In 2006 it was decided that the needs of the UK members differed from that of the parent group and it was agreed that a new organisation was required. The ECA evolved into ACE and the current Association of Catering Excellence was formed.
The main objective of ACE is to get staff at all levels within the catering industry networking and having fun together. The membership includes a cross-section of managers, chefs, consultants, students and suppliers from the hospitality and foodservice sector.
Throughout the year, ACE runs a series of events, including Ready Steady Cook, wine tasting dinners, an annual quiz night and a summer party.
The ACE Council is made up of people working within the foodservice sector and the whole council meets around four times a year, with further sub-committees organising individual events.
Michael Burchmore, co-founder and director, Wilcox Burchmore
Robert Burden, HR business partner, CH&Co Group
Hannah Carmichael, bid manager, Bartlett Mitchell
William Cane, graduate trainee manager, ISS
Jessica Clark, general manager, Lusso
Martin Holden-White, business development executive, BaxterStorey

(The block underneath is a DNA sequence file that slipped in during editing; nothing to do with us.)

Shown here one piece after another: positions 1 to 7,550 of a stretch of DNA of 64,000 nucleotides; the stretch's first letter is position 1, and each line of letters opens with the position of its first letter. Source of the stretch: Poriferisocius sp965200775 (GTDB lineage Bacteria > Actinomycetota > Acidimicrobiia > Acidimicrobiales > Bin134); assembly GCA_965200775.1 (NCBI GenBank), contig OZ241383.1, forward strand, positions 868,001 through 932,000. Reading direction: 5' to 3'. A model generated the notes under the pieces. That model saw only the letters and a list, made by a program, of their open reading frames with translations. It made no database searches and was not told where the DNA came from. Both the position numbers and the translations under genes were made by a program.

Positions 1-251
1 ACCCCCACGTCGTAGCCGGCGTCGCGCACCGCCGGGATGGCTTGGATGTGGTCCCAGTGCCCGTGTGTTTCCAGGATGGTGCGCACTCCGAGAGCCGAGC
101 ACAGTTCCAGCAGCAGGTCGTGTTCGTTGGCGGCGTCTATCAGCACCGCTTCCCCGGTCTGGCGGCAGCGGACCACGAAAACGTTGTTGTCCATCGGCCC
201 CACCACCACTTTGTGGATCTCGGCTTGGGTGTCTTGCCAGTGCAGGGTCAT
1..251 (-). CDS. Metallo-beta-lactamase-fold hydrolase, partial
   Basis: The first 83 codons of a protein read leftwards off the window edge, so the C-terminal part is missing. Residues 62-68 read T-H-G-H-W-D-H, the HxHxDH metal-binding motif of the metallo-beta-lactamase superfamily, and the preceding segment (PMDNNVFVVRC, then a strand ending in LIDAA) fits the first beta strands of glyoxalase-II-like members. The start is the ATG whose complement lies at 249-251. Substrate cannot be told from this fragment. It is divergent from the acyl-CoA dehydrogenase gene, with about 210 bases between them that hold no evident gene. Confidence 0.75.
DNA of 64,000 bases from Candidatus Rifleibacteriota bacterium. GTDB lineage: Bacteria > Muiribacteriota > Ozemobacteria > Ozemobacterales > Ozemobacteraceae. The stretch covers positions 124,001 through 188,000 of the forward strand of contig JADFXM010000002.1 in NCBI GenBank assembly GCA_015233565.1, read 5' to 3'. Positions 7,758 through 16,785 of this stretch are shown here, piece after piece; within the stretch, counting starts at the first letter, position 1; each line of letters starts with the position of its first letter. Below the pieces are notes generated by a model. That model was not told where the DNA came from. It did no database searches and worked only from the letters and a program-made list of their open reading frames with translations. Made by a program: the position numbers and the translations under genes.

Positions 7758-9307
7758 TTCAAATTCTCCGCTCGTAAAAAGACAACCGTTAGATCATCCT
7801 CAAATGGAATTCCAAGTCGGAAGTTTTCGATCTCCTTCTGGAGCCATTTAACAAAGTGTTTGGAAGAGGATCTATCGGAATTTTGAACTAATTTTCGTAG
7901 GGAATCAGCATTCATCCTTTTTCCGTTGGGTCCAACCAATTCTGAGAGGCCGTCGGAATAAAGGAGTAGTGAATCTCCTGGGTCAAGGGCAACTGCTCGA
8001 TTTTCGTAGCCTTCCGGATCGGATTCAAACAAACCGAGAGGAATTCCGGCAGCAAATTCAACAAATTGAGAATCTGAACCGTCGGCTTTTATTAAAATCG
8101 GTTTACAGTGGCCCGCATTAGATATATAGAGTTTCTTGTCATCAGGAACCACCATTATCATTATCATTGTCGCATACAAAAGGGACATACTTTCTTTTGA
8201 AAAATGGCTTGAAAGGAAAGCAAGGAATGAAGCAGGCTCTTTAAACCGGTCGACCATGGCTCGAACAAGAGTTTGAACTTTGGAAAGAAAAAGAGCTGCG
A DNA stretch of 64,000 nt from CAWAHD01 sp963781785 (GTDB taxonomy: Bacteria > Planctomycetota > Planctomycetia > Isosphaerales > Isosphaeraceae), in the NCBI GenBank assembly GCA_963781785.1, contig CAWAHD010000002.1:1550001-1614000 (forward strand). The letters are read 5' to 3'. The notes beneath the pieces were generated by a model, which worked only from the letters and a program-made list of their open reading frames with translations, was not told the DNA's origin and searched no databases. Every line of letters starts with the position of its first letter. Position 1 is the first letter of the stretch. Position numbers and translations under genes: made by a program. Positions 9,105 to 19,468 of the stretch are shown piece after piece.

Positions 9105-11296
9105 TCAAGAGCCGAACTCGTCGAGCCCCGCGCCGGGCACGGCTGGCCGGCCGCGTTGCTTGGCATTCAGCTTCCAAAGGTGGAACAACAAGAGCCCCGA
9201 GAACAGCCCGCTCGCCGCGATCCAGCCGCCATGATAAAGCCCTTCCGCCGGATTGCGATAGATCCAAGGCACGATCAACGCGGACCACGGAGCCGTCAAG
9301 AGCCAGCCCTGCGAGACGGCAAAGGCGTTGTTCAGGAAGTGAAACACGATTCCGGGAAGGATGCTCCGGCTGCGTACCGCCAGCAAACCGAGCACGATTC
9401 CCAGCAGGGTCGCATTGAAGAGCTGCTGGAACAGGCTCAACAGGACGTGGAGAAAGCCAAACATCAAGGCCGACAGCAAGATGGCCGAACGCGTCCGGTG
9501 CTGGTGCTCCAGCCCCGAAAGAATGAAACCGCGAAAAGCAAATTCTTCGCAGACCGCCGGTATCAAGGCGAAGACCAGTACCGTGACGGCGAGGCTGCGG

Paul Hurren, ACE chair
Marlies Hoogeboom, account director, Sodexo
Ming Lai, regional manager, Restaurant Associates
Nikki Low, head chef, Vacherin
Paul Matthews, head chef, Vacherin
Tilly Morgan, consultant, Troika Recruitment
Daniele Quattromini, manager, Club Lounge 39, Lusso
Ready Steady Cook
This year's ACE Ready Steady Cook competition will take place at East Wintergarden in Canary Wharf on 22 September.
As well as the new open-plan venue, the event will focus on the next generation of chefs, with teams of two being required to include one chef under the age of 25. It will also feature additional facilities such as the use of an oven instead of just an induction hob.
Organisers say the new format will offer better networking and extended supplier opportunities.
Street food stands will also be provided and the event will help support ACE's chosen charity, the Wiggly Worm, which aims to improve health, wellbeing and self-esteem among the vulnerable and disadvantaged.